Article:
My daughter, Thea, died in February 2019. 

We spoke to Gabriella Lake Walker, Mother to Thea who sadly died in February 2019 about how important the CuddleBlanket was to her family, and how she practices self care as she prepares herself for Mothers Day, birthdays and anniversaries.

“This will be our fifth Mother’s Day without her. We were lucky that, having taken the difficult but what turned out to be best decision to accept a referral to a hospice years earlier, we had had access to a CuddleBlanket on the night that she died. The CuddleBlanket keeps the body of a child who dies cool so that you can spend time with them after they have died and slowly get used to your new reality.”

Having worked in health policy and planning for all of her career, Gabriella recently left the NHS to establish a social enterprise focused on high quality research and development of models of care for families of children with complex needs. The importance of time with a loved one after they have died can be incredibly important to families as they navigate their grief and make the necessary arrangements.

monarch butterfly perching on red flower

“I will always be glad we were able to take a few days before having to really say goodbye, she had her own room in the little apartment at the hospice and it really helped to have her close to us for that time.

“Although it has been hard since she died, I have found coping mechanisms for days like Mother’s Day and other days can be harder than most, like birthdays and anniversaries.”  

“There isn’t one specific strategy that works, I think it probably depends on my more general mood, and what the significance of the day it.  For me, Mothers Day is often one of the hardest.”  

assorted color sequins

“On her birthday we always aim to have the most fun possible and do whatever we think we would have done if Thea was still with us.  Last year we went to the new music museum in Liverpool, and her birthday just happened to fall when Eurovision was on so the whole city was awash with rainbows and sparkles, all of Thea’s favourite things!  But other than her birthday, I tend to see what mood I am in and what I think I will be able to manage.  Often we like to do days out and things we think she will have enjoyed, but I have done challenging long runs on my own in bad weather (good when you’re angry!), quiet family walks in nature -often with a picnic and homemade cupcakes, and had a duvet day.”

woman about to run during golden hour

“Over the years, I think I have learned a few things about how to make days like Mothers Day a little easier.  I have found that by being aware of any events, days or circumstances I might find difficult means I can plan ways to manage.  We also always try and talk about them as a family and each say how we are feeling about it and how we might want to handle it.  Sometimes we have similar ideas and sometimes they are different, but we always try and accommodate everyone’s thoughts.”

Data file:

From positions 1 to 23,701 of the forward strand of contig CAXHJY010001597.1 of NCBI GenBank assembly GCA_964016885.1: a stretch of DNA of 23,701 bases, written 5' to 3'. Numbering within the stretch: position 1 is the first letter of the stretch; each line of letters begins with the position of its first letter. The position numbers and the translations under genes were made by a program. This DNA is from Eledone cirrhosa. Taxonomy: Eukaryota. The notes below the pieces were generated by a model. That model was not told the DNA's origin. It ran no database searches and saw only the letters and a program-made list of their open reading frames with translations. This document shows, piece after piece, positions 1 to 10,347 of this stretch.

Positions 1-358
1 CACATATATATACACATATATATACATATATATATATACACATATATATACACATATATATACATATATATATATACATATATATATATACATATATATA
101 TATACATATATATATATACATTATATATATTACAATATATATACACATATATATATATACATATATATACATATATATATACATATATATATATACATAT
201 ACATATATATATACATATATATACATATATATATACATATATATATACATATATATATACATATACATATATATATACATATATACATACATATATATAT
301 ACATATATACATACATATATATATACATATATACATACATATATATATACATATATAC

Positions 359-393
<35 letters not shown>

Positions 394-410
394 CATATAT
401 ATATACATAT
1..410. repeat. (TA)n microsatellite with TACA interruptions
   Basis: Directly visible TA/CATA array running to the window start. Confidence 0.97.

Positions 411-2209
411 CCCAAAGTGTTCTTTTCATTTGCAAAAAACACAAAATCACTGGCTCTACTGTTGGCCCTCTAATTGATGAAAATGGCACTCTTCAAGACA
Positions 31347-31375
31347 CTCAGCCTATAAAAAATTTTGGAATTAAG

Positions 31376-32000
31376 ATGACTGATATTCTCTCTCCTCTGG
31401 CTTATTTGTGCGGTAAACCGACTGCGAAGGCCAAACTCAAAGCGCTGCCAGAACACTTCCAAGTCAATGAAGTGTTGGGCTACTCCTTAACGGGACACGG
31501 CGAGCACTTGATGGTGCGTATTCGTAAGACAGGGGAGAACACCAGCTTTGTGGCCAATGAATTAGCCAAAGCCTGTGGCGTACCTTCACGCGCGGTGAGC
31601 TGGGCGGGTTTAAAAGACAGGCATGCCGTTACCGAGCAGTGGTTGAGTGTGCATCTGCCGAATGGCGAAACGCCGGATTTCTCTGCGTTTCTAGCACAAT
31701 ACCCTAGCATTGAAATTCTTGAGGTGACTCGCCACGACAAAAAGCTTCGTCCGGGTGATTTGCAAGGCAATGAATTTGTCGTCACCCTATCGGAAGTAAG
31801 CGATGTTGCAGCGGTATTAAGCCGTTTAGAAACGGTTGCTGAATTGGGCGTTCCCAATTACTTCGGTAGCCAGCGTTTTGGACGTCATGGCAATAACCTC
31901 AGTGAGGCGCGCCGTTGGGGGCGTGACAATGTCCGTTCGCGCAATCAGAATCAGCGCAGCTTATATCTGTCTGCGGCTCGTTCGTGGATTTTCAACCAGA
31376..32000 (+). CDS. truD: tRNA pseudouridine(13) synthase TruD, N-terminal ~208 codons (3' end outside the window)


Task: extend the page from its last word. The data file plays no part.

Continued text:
“Being prepared helps in other ways too -significant days themselves are hard, and no matter what you do there will always be moments where you need to take a deep breath, or cry, or just do what you can to get through the next few moments, but through having at least an outline plan for the day, it takes the thinking out of everything.  This takes at least some potential stressors -like decisions- out of these days when your emotions are likely to be heightened.”

“Finally, and probably most importantly, I’ve learned always to find ways, big or small, to bring Thea into the day.  Whether it is what we do, where we go, what we eat or what we watch.  Having her with us always adds happiness, no matter how hard the day can also be.”

family sitting on grass near building

In summary:

  1. Be prepared for days or occurrences that you might find hard and think about how you might want to spend them
  2. Discuss with others what you feel is right for you for the day, and be open about what you will need from them
  3. Plan what you will do in advance to take the thinking out of the day
  4. Do something for you, ideally something that will make you smile
  5. Do little things that bring the person you lost into the day

“I would always advise friends and family to contact the child’s family and acknowledge the child in an appropriate but positive way.  Knowing other people still think about Thea is something that makes me smile.  But again, it is important to take the lead from the person and I would always say never be afraid to ask.”

Gabriella Lake Walker

women hugging each other

If you or someone you love is experiencing grief, it’s important to reach out to family friends and organisations who specialise in bereavement support. 

To talk to a qualified bereavement counsellor for free, or for helpful links visit: CuddleCot.com/grieving

 

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